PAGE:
I'm afraid I've come across the same argument too many times employed to justify adultery to buy it here.Heorhij said:^^Pani Lizo, thank you. I do understand and appreciate what you are saying.
Yet, if arguments like "they suffer" only meet counter-arguments like "they aren't the only ones who suffer" - then, maybe, let's look at it from the other side, positive sde?
I know one person, Andrei K., who is a regular correspondent of the Ukrainian web forum "Maidan." He is gay. He says (like many other homosexuals with whom I have communicated) that he has always been that way, since early childhood. And he tried to live a "normal life," dated girls, even tried to have heterosexual sex, which was a nightmare kind of experience for him as well as for the girl whom he dated. And then, suddenly, he met a man and fell in love with him. Now, he says that it's the only one, unique person in the whole world whom he really loves (in every way - spitirually as well as physically), and that he never is, and never will be, interested in any other "mates," 'partners" or whatever. They live together, they love each other, they have a physical relationship as well as a tremendously strong intellectual, emotional, and spiritual union. Andrei says that his entire life changed forever since the moment he met his love and understood that it is his love.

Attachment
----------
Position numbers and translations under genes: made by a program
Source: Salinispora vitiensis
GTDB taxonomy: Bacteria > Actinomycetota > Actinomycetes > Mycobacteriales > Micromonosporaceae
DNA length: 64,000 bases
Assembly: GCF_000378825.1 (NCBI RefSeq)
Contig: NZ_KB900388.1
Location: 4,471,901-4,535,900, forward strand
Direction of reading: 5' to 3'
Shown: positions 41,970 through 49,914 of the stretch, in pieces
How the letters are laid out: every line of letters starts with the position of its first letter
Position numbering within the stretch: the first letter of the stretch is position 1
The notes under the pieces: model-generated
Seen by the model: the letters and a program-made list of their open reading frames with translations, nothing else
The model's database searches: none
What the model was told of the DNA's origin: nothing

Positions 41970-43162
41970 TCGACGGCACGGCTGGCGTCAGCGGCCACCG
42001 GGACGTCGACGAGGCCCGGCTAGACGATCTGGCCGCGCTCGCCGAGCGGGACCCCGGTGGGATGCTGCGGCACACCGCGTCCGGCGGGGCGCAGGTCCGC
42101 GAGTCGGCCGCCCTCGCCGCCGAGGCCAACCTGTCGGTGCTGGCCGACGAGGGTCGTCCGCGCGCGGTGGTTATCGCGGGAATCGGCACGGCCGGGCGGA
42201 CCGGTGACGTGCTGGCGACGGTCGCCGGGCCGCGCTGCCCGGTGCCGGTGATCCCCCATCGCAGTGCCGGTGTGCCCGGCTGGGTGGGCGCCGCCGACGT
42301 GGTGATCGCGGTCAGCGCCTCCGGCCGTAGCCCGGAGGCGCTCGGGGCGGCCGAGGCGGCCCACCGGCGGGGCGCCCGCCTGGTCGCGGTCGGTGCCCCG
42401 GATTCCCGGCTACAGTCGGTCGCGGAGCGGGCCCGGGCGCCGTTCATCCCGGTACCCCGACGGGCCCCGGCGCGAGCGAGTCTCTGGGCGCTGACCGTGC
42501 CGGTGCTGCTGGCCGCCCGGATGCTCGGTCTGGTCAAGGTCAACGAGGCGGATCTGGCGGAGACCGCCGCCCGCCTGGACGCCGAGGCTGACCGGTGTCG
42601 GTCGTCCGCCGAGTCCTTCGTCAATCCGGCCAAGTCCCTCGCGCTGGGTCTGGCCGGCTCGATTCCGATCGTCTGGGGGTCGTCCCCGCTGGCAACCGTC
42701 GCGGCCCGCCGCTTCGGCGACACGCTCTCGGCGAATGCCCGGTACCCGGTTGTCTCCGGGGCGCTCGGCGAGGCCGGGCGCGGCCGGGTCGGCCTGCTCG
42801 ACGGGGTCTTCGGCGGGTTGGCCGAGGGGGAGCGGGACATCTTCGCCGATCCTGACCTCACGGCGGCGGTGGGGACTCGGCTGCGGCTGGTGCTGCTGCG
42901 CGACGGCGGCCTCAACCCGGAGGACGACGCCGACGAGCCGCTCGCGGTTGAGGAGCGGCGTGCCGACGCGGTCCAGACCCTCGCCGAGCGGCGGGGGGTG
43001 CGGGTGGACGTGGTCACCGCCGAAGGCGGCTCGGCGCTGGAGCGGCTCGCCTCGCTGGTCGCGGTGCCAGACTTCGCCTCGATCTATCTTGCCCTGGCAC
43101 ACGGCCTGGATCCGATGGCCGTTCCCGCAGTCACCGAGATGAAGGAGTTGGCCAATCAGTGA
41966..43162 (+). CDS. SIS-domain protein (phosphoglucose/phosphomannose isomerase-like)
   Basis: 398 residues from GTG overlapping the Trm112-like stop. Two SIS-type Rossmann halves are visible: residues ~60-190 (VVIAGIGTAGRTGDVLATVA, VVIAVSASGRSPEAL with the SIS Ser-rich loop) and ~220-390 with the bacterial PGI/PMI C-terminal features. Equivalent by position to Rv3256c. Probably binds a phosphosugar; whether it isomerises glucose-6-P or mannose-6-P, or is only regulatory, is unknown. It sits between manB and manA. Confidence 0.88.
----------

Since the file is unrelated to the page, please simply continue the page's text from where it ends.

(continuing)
Andrei is a very gentle and God-searching soul. He is not an atheist by any stretch. He is very knowledgeable in the Church history, doctrine, activities, missions, etc. Currently he is not a practicing Orthodox, but he may become one some day, I hope. Must he give up the love of his life to be received by the Church? Obviously, yes. And... why?
I still think that the spirit of love will some happy day prevail over the letter of Scripture and Tradition and people like Andrei will be happily married to whom they love, and we will all partake in the one Eucharist, praising God.